A clamping member is comprised of a wedge shaped leading edge 26 and two sets of parallel rails which are connected to the leading edge and are enclosed by slot 21 as shown in FIG. 4a. The lower rail 27 sits on but is not attached to the lower surface 23 of slot 21. Top rail 29 is fixed or molded to the upper surface 22 of slot 21. In this embodiment of the present invention, three plastic "S" shaped resilient members 28A, 28B, and 28C are connected to the lower surface of top rail 29 and carry bottom rail 27 such that it is urged against lower surface 23. Resilient member 28C is formed to continue the wedge angle of leading edge 26, but is spaced from the leading edge. In this way, leading edge 26 directs cartridge reference rails 19A and 19B into the gap between the bottom rail 27 and the spicule reference surface 23 when cartridge 10 is inserted into drive 11. As the cartridge is inserted into drive 11, cartridge reference rails 19A and 19B enter into slot 21 and displace bottom rail 27 in an upward direction. Resilient members 28A, 28B, and 28C exert a downward force on rail 27, which transmits this force to rails 19A and 19B, thereby holding rails 19A and 19B within slot 21 and against spicule reference surface 23. While use of the resilient "S" shaped members described above has met with some success, it has been discovered that the plastic "S" shape may undergo fatigue failure after extensive use. In order to overcome this difficulty, a more preferred embodiment of this invention has been developed. In this more preferred embodiment, a plurality of metal "U" shaped resilient members are used in place of the plastic "S" shaped members. As shown in FIG. 4b, three "U" shaped clamping members 28D, 28E, and 28F are disposed between reference surface 23 and upper rail 29. The "U" shaped members are connected to the lower surface of top rail 29 and engage the reference surface 23 so as to exert a downward force thereagainst. Insertion of reference rails 19A and 19B of cartridge 10 between reference surface 23 and "U" shaped member 28D-28F causes an upward deflection of the "U" shaped members. Clamping members 28D through 28F resist this upper displacement and clamp the reference rails into slot 21. It is preferred that the resilient "U" shaped clamping members be formed of a sheet metal which is resistant to fatigue failure. It should be noted that in this embodiment lower rail 27 is not included. It has been found that warping of rails 19A and 19B usually occurs in a single deflection or contour, as opposed to a series of smaller undulations. As a result, the three discrete points of compression provided by members 28D, 28E, and 28F will generally provide sufficient flattening of the rails.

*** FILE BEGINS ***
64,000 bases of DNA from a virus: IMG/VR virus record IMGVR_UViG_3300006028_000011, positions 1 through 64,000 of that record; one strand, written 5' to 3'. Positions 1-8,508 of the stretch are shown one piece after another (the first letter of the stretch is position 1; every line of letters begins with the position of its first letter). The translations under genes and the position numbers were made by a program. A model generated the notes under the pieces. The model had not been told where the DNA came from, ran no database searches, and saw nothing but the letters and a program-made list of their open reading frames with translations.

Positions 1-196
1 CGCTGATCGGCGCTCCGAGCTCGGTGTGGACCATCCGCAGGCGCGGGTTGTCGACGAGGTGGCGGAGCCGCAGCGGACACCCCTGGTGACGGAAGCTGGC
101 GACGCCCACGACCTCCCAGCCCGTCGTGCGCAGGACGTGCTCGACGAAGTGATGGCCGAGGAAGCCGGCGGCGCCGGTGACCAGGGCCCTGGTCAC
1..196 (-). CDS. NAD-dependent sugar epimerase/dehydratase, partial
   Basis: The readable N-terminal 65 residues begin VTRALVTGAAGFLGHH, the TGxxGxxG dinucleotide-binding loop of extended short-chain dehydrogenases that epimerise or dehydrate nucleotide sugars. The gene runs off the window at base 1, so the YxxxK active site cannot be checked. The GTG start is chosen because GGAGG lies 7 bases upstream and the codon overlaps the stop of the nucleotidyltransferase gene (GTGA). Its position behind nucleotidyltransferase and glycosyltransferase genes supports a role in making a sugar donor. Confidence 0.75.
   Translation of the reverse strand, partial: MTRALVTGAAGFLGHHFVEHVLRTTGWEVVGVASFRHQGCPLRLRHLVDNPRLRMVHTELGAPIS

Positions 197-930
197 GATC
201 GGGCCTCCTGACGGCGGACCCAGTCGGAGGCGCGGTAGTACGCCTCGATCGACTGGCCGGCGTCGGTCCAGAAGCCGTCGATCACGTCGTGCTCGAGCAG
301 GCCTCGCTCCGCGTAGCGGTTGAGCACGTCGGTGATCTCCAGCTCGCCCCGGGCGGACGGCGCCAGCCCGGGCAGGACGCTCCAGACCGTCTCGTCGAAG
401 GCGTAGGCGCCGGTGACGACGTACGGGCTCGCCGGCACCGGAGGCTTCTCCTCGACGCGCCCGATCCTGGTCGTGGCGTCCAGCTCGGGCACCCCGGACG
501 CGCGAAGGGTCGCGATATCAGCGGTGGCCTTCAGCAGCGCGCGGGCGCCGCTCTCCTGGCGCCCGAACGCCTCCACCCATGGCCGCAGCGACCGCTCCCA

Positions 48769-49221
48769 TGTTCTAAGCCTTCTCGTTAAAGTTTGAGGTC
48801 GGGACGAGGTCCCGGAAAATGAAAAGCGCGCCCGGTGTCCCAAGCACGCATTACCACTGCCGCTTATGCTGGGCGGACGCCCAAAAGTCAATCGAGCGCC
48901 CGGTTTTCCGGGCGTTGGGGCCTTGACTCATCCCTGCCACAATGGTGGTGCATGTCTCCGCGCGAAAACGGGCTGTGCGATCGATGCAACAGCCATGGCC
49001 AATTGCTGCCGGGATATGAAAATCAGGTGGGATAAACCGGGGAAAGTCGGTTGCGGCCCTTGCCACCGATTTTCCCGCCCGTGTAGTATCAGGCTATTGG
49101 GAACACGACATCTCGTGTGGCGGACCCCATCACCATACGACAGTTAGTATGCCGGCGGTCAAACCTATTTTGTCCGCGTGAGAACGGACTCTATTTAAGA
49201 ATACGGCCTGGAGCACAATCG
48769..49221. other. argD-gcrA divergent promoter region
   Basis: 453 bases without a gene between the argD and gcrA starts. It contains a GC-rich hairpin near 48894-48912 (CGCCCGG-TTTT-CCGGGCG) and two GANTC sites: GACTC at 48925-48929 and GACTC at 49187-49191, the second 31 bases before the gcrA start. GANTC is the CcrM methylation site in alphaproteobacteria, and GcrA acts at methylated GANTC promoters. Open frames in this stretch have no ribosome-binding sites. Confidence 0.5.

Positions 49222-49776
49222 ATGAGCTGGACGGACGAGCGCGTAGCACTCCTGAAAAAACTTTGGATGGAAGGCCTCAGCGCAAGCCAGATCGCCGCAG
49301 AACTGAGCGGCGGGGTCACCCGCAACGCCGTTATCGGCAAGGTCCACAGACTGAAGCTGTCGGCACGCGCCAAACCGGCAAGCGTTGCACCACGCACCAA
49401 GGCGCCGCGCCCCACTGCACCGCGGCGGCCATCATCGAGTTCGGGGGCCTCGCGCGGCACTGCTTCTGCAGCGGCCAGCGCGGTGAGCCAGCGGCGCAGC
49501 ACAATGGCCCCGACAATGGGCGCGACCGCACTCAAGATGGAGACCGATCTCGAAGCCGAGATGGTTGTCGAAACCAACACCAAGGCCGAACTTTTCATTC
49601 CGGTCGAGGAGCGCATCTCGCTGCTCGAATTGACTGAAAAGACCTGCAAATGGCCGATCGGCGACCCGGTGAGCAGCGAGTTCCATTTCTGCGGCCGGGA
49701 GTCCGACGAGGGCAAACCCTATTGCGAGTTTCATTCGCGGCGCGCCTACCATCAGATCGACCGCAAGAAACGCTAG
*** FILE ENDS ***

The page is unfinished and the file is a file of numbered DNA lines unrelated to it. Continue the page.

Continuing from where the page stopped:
In the preferred embodiment of this invention, cartridge reference rails 19A and 19B are formed to be integral with surface 25 contained within cartridge 10. As such, any deformation or warping which is present in surface 25 when the cartridge is not within the disk drive is corrected by the stress exerted on rails 19A and 19B when the cartridge is inserted in disk drive 11. The clamping and flattening action of rail 27 or clamping members 28B-28F on cartridge reference rails 19A and 19B holds Bernoulli surface 25 flat and at a precise distance relative the spicule member 20. In particular, it will be appreciated by those skilled in the art that the distance between the lower surface of drive spindle 45 and Bernoulli surface 25 will be precisely fixed when cartridge 10 is fully inserted into the disk drive. This is achieved according to the practice of this invention by mounting drive spindle 45 to spicule member 20 such that the lower surface of the drive spindle is held in a fixed plane relative to the spicule member. In particular, the surface of drive spindle 45 is held in a plane a precise distance from the plane of reference surface 23. And since the clamping members 28A-28C or 28D-28F of this invention insure that Bernoulli surface 25 is held in a precise plane relative to the spicule member, the distance between the lower surface of drive spindle 45 and Bernoulli surface 25 is maintained at a precise value when cartridge 10 is inserted into the disk drive. As fully revealed in co-pending application Ser. No. 854,333resilient member 31A causes the upper surface of disk hub 18 to be in intimate contact with the lower surface of drive spindle 45 when cartridge 10 is fully inserted within the disk drive. This intimate contact between the lower surface of drive spindle 45 and the upper surface of disk hub 18 in turn insures a precise spacial relationship between disk pair 17A/17B and Bernoulli surface 25 during rotation of the disk pair by drive spindle 45. As fully revealed in co-pending application Ser. No. 854,333 filed Apr. 21, 1986, juxtaposing disk 17A a precise distance from Bernoulli surface 25 is of critical importance in achieving proper stabilization of the disk pair. In addition, the spacial relationship between the disk pair 17A/17B and transducer pair 38/39 is also maintained by this invention. This invention achieves the objective of precise alignment between the disk pair and the Bernoulli surface, and the disk pair and the transducers, while maintaining the desirous portability of the floppy disk cartridge. It will also be appreciated by those skilled in the art that this precise relationship will be attained after extensive use of both the cartridge and the disk drive. This is so because of the following features possessed by this invention: (1) any warping or deformation of cartridge 10 which may occur after time will be corrected in the critical region by the flattening action of the "S" or "U" shape resilient members of this invention; and (2) because of the non-frictional coupling between spindle 45 and disk hub 18, as disclosed in co-pending application Ser. No. 854,333 filed Apr. 21, 1986, the precise distance established by the mating of the lower surface of drive spindle 45 and the upper surface of disk hub 18 is maintained over long periods of time since there is only minimal frictional engagement between these surfaces and consequently very low expected rates of wear.